Tour of Chennai Metro’s Koyambedu Depot

Unlike other metro systems in the country, the Chennai Metro is unique. Both of its lines are serviced by the Koyambedu Depot which is spread over an area of 26 hectares. This unique arrangement is possible thanks to the ramps (see pic) present just south of Alandur station which allows trains to switch between the Washermenpet-Airport and the Chennai Central-St. Thomas Mount lines.

The Depot’s construction contract was awarded to Larsen & Toubro in November 2010. Besides housing the regular services you’d find at a mass transit system’s depot such as a maintenance shed, inspection bay, stabling lines & a washing plant, it also houses the Chennai Metro’s Operational Control Centre (OCC) from where the movement of metro trains can be monitored & stage managed across the the city. The depot consists of 15 kms of track including a test track for trial runs. The first Metro train was brought to its new home (the depot, of course) from Brazil in December 2012.

Location: the depot is sandwiched between NH4 (old highway number) and the Koyambedu Wholesale Market Complex which is supposedly Asia’s largest wholesale market for perishable goods:

The following video walks through the entire the depot explaining its key features – both functional and architectural:

Overview of Depot - Photo Copyright Dinkaran - view larger size

Overview of Depot – Photo Copyright Dinkaran – view larger size

Mean machines stationed outside - Photo Copyright: TNSTC

Mean machines stationed outside – Photo Copyright: TNSTC

Operations Control Centre (OCC)

The 6 storey OCC inside the Depot is the nerve centre for all metro operations. The systems in it were installed by Siemens and allows officials (who were trained at Delhi’s Metro) to control all movement of trains including the speeds of the trains. Fun fact: the building is a Gold-rated LEED (Leadership in Energy and Environmental Design) certified building.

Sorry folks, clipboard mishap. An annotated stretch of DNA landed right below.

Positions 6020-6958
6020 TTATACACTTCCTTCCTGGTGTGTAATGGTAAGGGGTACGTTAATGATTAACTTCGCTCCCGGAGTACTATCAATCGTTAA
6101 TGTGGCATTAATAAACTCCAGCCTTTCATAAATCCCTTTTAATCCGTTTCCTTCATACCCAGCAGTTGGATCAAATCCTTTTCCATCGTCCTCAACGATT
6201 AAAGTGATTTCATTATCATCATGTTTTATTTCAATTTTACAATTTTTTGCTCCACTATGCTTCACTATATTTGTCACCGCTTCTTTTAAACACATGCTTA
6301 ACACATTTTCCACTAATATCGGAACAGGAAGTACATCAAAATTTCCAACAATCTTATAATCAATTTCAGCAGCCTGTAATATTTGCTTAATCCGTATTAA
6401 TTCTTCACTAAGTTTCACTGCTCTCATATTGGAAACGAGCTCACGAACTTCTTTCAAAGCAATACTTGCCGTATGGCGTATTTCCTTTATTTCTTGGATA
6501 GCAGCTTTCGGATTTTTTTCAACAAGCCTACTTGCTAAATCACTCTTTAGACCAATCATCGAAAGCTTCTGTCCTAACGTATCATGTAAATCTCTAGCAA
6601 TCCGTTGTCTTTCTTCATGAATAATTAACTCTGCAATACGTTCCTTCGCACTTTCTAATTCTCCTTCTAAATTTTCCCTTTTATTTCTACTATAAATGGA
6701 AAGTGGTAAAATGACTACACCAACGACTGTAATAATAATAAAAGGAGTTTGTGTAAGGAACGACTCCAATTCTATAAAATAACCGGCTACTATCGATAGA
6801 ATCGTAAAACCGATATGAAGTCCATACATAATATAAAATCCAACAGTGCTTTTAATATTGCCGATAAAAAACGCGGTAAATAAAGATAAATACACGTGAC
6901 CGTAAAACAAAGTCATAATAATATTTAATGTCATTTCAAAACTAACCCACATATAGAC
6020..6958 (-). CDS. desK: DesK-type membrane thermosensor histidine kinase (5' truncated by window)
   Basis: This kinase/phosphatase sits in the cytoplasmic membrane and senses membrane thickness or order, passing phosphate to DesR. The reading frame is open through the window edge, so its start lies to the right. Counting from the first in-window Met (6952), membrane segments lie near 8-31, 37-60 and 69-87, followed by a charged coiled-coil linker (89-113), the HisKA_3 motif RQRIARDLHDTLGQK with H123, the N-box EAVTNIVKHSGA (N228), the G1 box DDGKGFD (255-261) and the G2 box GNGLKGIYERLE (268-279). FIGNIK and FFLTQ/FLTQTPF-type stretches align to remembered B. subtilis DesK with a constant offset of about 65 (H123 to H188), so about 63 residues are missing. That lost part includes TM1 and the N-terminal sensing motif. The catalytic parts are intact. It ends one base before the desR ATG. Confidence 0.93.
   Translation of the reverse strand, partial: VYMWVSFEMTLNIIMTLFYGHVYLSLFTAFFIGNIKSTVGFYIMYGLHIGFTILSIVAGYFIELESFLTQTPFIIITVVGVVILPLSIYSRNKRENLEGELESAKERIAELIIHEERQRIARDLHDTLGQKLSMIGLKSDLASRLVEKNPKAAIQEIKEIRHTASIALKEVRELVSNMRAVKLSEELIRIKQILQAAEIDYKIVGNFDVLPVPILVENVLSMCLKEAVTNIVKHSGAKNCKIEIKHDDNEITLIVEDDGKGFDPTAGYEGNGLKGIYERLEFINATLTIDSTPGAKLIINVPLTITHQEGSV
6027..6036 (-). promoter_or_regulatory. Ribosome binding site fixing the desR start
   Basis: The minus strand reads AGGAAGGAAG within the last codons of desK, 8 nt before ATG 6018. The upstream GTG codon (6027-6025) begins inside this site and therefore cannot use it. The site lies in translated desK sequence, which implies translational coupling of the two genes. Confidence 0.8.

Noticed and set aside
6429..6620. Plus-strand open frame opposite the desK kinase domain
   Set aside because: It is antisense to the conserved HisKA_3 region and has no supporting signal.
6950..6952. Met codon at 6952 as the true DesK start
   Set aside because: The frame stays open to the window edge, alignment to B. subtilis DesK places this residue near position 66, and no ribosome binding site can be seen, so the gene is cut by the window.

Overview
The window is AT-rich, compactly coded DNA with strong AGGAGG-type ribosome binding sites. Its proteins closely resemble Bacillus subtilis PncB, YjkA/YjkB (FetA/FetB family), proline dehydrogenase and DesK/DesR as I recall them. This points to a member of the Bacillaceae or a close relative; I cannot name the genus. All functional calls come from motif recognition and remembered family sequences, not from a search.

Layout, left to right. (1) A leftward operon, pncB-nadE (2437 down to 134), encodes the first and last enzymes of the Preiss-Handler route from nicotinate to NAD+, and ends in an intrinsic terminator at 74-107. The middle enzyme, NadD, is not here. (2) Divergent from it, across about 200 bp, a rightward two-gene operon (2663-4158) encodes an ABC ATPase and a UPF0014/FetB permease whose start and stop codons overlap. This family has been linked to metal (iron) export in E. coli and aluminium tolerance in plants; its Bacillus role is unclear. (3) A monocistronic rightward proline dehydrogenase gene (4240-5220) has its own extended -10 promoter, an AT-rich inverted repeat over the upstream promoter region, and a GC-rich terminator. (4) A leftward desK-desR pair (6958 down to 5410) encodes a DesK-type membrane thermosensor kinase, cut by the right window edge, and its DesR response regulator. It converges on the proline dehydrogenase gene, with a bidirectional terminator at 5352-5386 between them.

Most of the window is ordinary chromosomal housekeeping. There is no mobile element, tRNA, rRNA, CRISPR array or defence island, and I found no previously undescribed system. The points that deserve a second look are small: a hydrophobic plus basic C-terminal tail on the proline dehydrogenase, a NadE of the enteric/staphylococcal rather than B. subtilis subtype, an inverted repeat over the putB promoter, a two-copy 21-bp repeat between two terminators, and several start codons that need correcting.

Operations Control Centre - Photo Copyright Chennai Metro

Operations Control Centre -Photo Copyright Chennai Metro

Operations Control Centre- Photo Copyright Economic Times

Operations Control Centre- Photo Copyright Economic Times

A timetable with the schedule is fed into the system to operate the trains. If the a train is not found at the right place, then the trains and stations send out an alert back to the OCC who then assist with the train’s movement.

Photo Copyright Economic Times

Photo Copyright Economic Times

Washing Plant

A train about to enter the washing plant - Photo Copyright ProKerala

A train about to enter the washing plant – Photo Copyright ProKerala

About to receive a nice rub (if you know what I mean) - Photo Copyright Economic Times

About to receive a nice rub (if you know what I mean) – Photo Copyright Economic Times

Photo Copyright Economic Times

Photo Copyright Economic Times

Getting a good rub - Photo Copyright Economic Times

Getting a good rub – Photo Copyright Economic Times

..and tada! - Photo Copyright Economic Times

..and tada! – Photo Copyright Economic Times

A second depot for the Chennai Metro is planned to be built on a 10 hectare land parcel just south of the Airport, but that land belongs to the Defence Ministry, so it will take some time before the land can be transferred over.

You might be interested in viewing similar posts on Delhi and Hyderabad’s depots:

• How Delhi Metro Manages to be a Model of Efficiency Every Day

• Excellent Voice-over on the Delhi Metro’s Maintenance

• [Video] Hyderabad Metro’s Uppal Depot & OCC Building

For more updates on Chennai’s Metro, check out the Chennai section of the TMRG!

– TMRG

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Global traveler who prefers mass rapid transit

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